A Theory of Crack Growth in Viscoelastic Media
TEXAS A AND M UNIV COLLEGE STATION MECHANICS AND MATERIALS RESEARCH CENTER
Pagination or Media Count:
A theory is developed for predicting the time-dependent size and shape of cracks in linearly viscoelastic, isotropic media, and its validity is demonstrated by applying the theory to crack growth and failure of unfilled and particulate-filled polymers. Starting with a bounded solution for the stress distribution near a crack tip in an elastic body and the extended correspondence principle for viscoelastic media with moving boundaries, a simple equation is derived for predicting instantaneous crack tip velocity in terms of the opening- mode stress intensity factor although the undamaged portion of the continuum is assumed linear, no significant restrictions are placed on the nature of the disintegrating material near the crack tip and, therefore, this material may be highly nonlinear, rate- dependent, and even discontinuous. A further analysis is made to predict the time at which a crack starts to grow, and then some explicit solutions are given for this so- called fracture initiation time, the time- dependent crack growth, and the time at which gross failure occurs under time- varying applied forces and environmental parameters. Following a derivation of the linear cumulative damage rule, an examination of its theoretical range of validity, and a discussion of the experimental determination of fracture properties, the theory is applied to monolithic and composite materials under constant and varying loads. Some concluding remarks deal with extensions of the theory to include finite strain effects, crack growth in the two shearing modes and in combined opening and shearing modes, and adhesive fracture.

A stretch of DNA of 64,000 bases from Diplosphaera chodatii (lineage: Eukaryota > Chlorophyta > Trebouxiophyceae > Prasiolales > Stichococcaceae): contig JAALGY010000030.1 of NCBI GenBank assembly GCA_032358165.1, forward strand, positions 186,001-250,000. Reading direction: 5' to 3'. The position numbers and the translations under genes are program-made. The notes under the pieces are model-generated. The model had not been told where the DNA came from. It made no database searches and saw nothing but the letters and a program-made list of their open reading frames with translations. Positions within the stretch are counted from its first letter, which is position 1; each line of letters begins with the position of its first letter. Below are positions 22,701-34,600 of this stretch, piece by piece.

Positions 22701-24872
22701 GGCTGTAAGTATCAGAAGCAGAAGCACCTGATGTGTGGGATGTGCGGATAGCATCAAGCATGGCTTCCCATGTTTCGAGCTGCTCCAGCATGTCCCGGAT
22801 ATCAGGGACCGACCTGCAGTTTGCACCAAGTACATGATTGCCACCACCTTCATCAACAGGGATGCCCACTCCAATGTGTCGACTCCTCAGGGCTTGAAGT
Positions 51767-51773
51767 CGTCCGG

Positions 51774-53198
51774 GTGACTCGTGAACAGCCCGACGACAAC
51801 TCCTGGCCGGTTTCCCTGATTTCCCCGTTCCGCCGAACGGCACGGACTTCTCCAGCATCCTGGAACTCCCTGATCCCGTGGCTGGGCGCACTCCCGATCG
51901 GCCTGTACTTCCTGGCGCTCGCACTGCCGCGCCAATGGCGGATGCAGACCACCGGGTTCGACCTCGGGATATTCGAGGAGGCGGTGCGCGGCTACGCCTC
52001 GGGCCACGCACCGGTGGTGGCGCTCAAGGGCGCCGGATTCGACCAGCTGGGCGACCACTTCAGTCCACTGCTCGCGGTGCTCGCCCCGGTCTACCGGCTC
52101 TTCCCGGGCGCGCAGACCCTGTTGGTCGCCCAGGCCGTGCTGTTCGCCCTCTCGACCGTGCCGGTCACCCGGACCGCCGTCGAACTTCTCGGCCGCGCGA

- Laminates and Composite Materials